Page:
Popularity: 2% [?]
This media rant definitely sounded familiar in tone…perhaps a bit Passow-esque. Our esteemed Passow went on a similar tirade against the Wendy’s 4-Alarm Burger several months ago, and then they stopped making it shortly thereafter. Coincidence? Perhaps not, but check out this wonderful article from the Houston Press Blogs:
This Damn “Angry Whopper” Could Be a Damn Sight Angrier, Damn It
By Craig Hlavaty in Burger Break
Tuesday, Jan. 20 2009 @ 10:18AM
You ever get the feeling that sometimes corporations go about product development backwards? That they begin with an abstract idea, and then reverse engineer the idea until they find a product they can sell to us?
Ladies and Gentlemen, I give you the Angry Whopper from Burger King. The only burger in the world that was created from the essence of an emotion. They have attempted to create a food product that is meant to evoke white-knuckled shithouse rage in Americans. Someone at corporate must have said, “Let’s make fun of the fact that people get pissed. Let’s rile people up in the midst of a recession by throwing even more rage in the emotional ether.” And by God, they somehow did it, charging you five bucks for it that you may not have to spare during said recession.
Popularity: 4% [?]
I swear we’ve seen stuff about the Vermont Pepper Works online before, but this is a great article from the Burlington Free Press online about their company. Check it out:
Hot-sauce maker spices up South Burlington
By Lynn Monty, Free Press Staff Writer ? January 14, 2009
Developing sauces is Jeff Mitchell?s passion. Mitchell, 35, of Bakersfield has run Vermont Pepper Works and Green Mountain Co-Pack in South Burlington for three years. He and his wife have been making sauces together for 10 years.
When most people think of Vermont they think of cheese or syrup, but as Mitchell said, ?We do peppers.?
Mitchell and his wife, Julie, both with degrees in the culinary arts from Schenectady County Community College, moved to Vermont to work in a Stowe restaurant in 1999.
?I was cooking in Stowe, and we were making hot sauce at home,? Jeff Mitchell said. ?We brought it in to work, and they told us we should bottle it. So we did.?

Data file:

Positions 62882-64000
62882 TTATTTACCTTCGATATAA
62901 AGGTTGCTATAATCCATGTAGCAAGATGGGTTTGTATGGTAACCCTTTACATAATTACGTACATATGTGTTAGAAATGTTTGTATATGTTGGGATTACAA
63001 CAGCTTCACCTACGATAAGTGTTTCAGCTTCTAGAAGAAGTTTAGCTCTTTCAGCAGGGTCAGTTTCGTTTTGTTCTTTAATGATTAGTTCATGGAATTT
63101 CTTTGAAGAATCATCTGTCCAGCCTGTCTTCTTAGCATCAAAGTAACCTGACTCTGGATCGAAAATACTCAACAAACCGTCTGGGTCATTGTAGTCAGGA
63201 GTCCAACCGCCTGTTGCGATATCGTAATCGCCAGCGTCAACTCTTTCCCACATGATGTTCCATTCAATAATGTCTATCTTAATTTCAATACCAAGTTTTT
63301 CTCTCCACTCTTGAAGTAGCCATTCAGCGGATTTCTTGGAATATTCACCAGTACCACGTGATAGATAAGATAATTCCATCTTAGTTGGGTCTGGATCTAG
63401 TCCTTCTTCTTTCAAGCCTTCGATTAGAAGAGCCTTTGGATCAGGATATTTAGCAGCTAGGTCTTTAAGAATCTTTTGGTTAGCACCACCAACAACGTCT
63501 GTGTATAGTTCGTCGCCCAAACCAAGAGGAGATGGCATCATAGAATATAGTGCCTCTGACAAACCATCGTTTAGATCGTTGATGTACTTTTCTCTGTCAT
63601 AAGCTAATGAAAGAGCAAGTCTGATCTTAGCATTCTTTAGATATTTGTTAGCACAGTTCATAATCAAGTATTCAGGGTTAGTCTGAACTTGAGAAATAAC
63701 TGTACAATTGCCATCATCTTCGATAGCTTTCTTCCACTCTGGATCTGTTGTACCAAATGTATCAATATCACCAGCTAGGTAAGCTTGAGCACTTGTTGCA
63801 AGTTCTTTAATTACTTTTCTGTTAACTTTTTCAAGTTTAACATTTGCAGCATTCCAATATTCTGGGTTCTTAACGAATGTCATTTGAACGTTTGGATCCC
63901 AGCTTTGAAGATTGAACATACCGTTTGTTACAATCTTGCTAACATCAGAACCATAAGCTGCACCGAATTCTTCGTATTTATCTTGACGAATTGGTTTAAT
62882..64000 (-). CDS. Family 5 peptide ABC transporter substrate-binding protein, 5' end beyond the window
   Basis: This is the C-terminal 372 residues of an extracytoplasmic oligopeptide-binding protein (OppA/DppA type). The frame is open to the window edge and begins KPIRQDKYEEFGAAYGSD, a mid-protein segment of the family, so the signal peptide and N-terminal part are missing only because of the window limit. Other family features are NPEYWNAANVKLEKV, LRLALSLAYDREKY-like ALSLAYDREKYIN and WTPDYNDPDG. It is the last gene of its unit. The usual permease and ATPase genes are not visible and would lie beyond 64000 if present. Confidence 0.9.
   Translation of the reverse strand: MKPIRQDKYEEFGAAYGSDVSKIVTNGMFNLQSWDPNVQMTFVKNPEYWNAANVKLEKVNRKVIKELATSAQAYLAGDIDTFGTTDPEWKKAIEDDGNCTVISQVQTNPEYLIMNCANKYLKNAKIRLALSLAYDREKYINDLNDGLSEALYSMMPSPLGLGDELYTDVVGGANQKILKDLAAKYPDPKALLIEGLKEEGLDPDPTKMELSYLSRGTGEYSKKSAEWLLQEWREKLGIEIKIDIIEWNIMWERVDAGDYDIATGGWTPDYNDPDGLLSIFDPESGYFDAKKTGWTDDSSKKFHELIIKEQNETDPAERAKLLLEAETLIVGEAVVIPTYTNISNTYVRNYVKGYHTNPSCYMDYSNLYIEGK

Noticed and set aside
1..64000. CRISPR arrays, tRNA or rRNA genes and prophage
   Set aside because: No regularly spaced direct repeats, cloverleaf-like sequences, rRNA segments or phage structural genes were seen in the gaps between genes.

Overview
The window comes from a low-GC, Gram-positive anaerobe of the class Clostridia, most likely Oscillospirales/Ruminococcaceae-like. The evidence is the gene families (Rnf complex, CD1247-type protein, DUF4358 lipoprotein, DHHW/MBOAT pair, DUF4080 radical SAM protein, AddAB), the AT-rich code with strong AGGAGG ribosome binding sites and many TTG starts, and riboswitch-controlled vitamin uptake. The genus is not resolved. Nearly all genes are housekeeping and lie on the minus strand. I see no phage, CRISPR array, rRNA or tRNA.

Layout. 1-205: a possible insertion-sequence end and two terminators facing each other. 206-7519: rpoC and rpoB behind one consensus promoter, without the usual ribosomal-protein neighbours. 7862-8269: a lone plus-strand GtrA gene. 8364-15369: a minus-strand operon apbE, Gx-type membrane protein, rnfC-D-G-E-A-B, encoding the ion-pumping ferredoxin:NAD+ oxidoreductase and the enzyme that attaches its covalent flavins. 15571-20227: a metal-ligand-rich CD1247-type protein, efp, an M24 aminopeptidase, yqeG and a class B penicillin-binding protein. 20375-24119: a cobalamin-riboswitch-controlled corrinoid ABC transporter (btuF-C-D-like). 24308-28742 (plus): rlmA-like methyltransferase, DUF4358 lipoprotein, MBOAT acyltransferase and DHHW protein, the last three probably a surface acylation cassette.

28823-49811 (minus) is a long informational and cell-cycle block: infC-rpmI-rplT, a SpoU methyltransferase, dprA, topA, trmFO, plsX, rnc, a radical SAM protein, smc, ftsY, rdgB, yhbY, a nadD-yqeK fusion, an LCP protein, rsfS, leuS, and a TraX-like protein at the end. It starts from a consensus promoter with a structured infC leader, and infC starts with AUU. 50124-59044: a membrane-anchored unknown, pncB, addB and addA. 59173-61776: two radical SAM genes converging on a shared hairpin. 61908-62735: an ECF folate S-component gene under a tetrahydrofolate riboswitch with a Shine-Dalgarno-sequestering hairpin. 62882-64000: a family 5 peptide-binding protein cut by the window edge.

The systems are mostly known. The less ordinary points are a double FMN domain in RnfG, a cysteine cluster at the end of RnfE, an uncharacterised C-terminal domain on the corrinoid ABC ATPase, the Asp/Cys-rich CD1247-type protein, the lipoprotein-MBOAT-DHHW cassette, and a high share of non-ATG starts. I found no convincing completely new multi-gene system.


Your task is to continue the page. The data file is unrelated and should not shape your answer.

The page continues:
With their first, ?Roasted Garlic and Carrot Cayenne Sauce,? Vermont Pepper Works was born with the idea to produce only handmade, local and all-natural sauces in small batches.
Popularity: 5% [?]
T-minus a little more than six months until the next show! Here’s the latest incarnation of the show’s logo, which you can expect to be seen on t-shirts and handbills all around the show this coming August.
Popularity: 5% [?]
As most of you know, we wholeheartedly support those who willing to give of their time, effort, and money to support worthy causes. This one, mentioned to us by Mick Stillman (and his fabulous hot sauces) from Australia is one of those. Despite what continent you may or may not be from, don’t let that keep you from donating to this worthy cause:
We thought you might be interested in something we are doing in Australia in support for The Leukaemia Foundation’s Worlds Greatest Shave.
A friend of ours has recently been diagnosed and we felt like we had to show our support in some useful way.
So my wife, Marita has decided to shave her head for the Charity, and I will be too. Also I have brought out a limited edition
Worlds Greatest Shave Hot sauce (a medium heat Lousiana-style hot sauce).
Anyhow we are looking for support or at least a way of getting the word out on this important cause.
Anyway here are some links and photos to look at.
Marita’s direct link:
the Hot Pepper link:
and some photos of the product:
Follow the “Marita’s direct link” from above to pledge some support for this event. We’ll post more information as it becomes available.
Popularity: 6% [?]